The myth that readings suck

 

All (well, many, many, many) authors say this: Readings are pull-your-fingernails-out-with-pliers ordeals. I myself may have said this once or a thousand times.

stagefrightWe are supposed to sensitive introverts, we writers, reveling in the fact that our job involves sitting in a little room all by ourselves for hours on end. It’s our happy place. You know what’s not our happy place? Out There.

Out There, we can’t be our awkward, tongue-tied selves. We have to have actual conversations. Wear presentable clothes. We have to comb our hair, for God’s sake. Oh, the torture.

That’s true, a little bit. But you know what? A lot more, it’s crap.

That was brought home to me last night when, after many months without any public appearances (by the time my next book, Disgraced, comes out in March, it will have been two years between books), I was invited to give a reading in Seeley Lake, Montana. The town, about an hour north of my home, is famous mostly because A River Runs Through It author Norman Maclean’s family has a cabin there. There’s good writer karma in Seeley Lake.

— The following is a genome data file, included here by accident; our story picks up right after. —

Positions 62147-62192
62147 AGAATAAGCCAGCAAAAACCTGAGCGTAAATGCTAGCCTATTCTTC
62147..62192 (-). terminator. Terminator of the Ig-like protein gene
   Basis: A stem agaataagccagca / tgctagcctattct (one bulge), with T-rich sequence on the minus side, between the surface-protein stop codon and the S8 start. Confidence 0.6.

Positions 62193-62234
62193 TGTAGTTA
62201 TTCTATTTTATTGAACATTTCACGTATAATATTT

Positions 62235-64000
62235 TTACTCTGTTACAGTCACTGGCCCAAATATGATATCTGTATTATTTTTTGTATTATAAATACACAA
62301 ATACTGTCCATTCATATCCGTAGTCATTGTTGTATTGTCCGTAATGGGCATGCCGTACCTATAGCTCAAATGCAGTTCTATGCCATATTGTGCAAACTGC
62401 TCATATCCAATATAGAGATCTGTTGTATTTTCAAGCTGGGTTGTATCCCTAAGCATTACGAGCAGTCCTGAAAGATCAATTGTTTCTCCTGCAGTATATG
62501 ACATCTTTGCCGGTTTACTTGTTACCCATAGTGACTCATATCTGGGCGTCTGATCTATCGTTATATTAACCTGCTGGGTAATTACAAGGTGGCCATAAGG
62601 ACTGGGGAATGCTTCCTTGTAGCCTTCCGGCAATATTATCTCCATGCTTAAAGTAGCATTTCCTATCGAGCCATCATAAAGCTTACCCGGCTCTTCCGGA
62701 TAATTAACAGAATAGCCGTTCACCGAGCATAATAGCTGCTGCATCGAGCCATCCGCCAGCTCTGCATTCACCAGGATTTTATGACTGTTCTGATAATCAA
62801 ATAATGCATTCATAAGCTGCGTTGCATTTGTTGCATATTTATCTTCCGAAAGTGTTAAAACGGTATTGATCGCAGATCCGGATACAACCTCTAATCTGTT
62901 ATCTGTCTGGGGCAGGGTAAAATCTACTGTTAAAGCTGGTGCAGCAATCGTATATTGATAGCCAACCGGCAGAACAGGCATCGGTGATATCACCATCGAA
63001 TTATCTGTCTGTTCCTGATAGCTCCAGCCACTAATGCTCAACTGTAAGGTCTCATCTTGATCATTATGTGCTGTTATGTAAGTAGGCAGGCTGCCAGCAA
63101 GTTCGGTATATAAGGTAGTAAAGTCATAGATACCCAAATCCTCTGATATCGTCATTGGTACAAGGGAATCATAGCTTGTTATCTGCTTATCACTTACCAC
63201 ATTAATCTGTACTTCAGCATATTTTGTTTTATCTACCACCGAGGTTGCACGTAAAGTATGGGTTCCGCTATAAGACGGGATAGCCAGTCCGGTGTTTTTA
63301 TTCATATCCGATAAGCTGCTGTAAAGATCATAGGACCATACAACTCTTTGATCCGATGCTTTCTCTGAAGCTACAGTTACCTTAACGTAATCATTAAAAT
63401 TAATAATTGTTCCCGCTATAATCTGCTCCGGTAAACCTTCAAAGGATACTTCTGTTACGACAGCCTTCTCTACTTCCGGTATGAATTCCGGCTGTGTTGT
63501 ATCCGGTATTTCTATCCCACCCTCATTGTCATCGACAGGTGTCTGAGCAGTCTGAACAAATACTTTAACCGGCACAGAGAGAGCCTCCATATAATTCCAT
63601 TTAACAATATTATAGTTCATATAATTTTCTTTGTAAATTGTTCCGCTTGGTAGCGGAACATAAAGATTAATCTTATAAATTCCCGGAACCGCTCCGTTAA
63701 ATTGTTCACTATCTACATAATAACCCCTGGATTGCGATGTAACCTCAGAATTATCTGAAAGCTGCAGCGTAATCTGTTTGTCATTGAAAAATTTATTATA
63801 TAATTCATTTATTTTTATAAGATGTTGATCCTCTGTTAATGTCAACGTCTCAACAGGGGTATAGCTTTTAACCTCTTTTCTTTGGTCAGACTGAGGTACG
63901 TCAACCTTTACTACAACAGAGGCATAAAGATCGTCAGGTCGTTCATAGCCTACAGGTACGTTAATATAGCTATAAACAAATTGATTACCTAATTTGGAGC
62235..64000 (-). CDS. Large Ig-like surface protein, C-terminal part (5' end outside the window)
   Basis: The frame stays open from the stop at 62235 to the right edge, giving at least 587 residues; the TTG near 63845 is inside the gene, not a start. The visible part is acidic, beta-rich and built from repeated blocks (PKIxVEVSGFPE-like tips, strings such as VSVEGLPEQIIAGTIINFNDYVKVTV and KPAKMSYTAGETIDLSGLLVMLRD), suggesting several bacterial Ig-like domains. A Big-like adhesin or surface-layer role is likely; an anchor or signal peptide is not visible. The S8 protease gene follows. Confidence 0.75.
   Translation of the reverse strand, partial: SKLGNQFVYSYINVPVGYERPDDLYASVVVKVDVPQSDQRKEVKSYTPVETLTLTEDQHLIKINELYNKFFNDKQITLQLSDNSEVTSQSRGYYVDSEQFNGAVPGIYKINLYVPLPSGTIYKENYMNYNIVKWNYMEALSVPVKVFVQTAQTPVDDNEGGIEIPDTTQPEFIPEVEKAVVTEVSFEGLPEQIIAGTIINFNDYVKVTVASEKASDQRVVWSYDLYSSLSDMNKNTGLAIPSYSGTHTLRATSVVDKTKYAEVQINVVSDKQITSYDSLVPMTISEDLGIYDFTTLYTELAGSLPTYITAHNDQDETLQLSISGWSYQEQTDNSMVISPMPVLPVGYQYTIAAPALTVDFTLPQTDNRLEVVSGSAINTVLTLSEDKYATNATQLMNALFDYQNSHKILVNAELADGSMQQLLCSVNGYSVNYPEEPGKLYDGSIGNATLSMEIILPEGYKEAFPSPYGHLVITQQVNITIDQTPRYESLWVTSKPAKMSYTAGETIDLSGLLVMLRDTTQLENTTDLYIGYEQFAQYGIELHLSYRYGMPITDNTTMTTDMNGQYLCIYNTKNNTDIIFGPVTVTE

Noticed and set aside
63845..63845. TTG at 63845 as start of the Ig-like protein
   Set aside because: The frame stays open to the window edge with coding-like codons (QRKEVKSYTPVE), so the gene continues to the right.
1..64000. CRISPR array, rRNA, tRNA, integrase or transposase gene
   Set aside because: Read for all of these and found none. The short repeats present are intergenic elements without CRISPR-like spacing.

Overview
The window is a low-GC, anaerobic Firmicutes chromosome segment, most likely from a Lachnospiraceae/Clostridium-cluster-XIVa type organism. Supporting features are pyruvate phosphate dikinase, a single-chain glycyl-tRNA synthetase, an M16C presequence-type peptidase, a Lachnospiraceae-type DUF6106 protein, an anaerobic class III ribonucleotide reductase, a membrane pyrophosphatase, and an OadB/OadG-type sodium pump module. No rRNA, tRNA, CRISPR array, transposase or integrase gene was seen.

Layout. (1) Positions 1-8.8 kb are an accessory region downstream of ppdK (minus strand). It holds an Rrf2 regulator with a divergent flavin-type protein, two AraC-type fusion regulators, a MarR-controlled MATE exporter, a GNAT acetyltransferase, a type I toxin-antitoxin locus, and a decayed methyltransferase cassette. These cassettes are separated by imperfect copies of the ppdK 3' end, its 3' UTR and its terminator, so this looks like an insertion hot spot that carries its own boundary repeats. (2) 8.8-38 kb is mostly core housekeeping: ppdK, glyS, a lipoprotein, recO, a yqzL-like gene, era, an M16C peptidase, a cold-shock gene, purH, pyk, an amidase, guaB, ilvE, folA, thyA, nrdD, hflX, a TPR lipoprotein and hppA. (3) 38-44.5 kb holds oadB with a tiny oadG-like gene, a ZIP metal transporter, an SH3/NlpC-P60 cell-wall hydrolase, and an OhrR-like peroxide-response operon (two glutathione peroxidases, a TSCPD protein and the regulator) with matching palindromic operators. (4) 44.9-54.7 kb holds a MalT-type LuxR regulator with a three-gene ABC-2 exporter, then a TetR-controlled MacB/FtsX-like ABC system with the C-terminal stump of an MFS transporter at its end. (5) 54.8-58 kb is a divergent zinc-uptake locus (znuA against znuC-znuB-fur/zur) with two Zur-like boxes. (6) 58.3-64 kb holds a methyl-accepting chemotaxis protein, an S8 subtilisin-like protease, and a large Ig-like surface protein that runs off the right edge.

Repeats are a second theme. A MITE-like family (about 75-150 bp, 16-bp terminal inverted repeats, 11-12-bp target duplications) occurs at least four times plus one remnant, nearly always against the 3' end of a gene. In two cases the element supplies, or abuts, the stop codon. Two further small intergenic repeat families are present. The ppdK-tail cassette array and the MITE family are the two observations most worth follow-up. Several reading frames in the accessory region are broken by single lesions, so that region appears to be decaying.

FullSizeRender(45)Just how good, I found out last night when – on a bluebird Saturday, when anyone with any sense would have been playing on the lake – people packed Grizzly Claw Trading Co. for the reading sponsored by Alpine Artisans Inc.

It wasn’t torture. It was terrific. We talked about books and writing, and ate homemade treats and drank wine. I got a ton of new recommendations for books to read. When I think back, that’s pretty much been my experience at every reading. Which underscores the following: It’s an unbelievable privilege to talk with folks who are part of a community of knowledgeable and enthusiastic readers.

So here’s my vow to stop whining about having to come out my cave and stand up in front of people and talk. Because it’s not a performance. It’s a conversation, and a wonderfully rich one at that. It was great to have last night’s reminder.


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